Part 2: Completing the Application
V. Candidate’s Financial Balance Sheet Statement (candidate’s share only)
This is a list of assets and liabilities of an individual business. Assets minus liabilities equal equity/net worth.
This section covers anything of value that you owned and used to conduct your SAE program, as well as to qualify for
the American FFA Degree.
The next set of instructions
corresponds to Page
9 through 11 in the
This category includes cash, money in a checking account and other assets that you own that you can convert into
cash within one year without disrupting your business.
- Savings Account
- Checking Account
- Nursery Stock -Trees and Shrubs
- Bedding Plants
- U.S. Savings Bonds
- Fish food
- Tree fertilizer left over from last year
- Hay, 150 tons
- Accounts receivable - Hay sold to Smith Farms
- Thirty 175-pound feeder pigs
a. Cash on-hand, checking and savings
This total is for items that you can readily convert into cash.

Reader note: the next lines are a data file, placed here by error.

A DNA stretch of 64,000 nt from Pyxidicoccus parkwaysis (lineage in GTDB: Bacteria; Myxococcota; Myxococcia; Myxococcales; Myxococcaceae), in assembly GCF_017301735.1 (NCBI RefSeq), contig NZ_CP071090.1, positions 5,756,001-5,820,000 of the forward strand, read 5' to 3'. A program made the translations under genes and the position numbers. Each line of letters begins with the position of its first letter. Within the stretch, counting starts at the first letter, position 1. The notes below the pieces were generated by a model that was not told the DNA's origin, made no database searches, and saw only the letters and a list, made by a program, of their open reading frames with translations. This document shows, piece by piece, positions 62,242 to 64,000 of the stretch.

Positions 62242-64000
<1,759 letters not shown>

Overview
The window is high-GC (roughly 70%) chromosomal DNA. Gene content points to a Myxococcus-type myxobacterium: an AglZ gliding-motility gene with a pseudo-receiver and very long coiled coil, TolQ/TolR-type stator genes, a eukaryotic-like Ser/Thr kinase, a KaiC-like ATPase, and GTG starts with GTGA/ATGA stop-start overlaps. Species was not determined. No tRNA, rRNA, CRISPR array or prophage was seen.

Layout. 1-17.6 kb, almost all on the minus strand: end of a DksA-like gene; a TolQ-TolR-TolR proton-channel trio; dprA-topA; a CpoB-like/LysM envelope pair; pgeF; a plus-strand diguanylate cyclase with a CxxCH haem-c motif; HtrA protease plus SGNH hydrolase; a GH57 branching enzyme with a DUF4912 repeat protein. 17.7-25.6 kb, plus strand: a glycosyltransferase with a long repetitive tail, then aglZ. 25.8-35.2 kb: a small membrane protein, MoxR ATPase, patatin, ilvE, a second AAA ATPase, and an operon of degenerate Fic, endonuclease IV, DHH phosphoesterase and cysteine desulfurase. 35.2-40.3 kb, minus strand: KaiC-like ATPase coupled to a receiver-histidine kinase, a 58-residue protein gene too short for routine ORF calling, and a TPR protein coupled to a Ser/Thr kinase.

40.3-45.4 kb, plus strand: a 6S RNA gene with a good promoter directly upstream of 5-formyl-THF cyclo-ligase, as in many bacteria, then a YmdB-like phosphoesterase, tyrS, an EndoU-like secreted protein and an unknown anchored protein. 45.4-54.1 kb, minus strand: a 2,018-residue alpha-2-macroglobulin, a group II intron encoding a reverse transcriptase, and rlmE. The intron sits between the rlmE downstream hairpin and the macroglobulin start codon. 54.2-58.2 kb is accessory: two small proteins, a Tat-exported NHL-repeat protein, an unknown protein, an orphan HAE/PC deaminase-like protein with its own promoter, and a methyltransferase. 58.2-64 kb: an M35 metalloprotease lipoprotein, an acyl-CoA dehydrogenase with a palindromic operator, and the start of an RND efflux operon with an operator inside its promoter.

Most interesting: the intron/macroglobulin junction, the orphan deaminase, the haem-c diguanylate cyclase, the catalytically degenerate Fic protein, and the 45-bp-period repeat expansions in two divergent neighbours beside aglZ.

b. Cash value-bonds, stocks and life insurance
This is the actual cash value of any item turned into cash. You should include only the cash surrender value of a life
insurance policy, not the face value. Remember that some life insurance policies have no cash value.
c. Notes and accounts receivable
This area deals with money others owe you for items you sold or services you provided. One example: You have sold
10 rabbits to your neighbor in December, but she has not paid you for two months. Until she pays you for the rabbits,
list the value of the sale as an account receivable. Another example: You cared for your neighbor’s yard while he was
on vacation in November and December. When he returns in January, he plans to pay you for the service you provided.
The cost for your yard service is an account receivable.
1. Current/Operating Assets:
Financial Balance sheet continued on page 22
d. Current/Operating Inventory
Current/Operating Inventory includes all items that normally have a useful or intended “life” o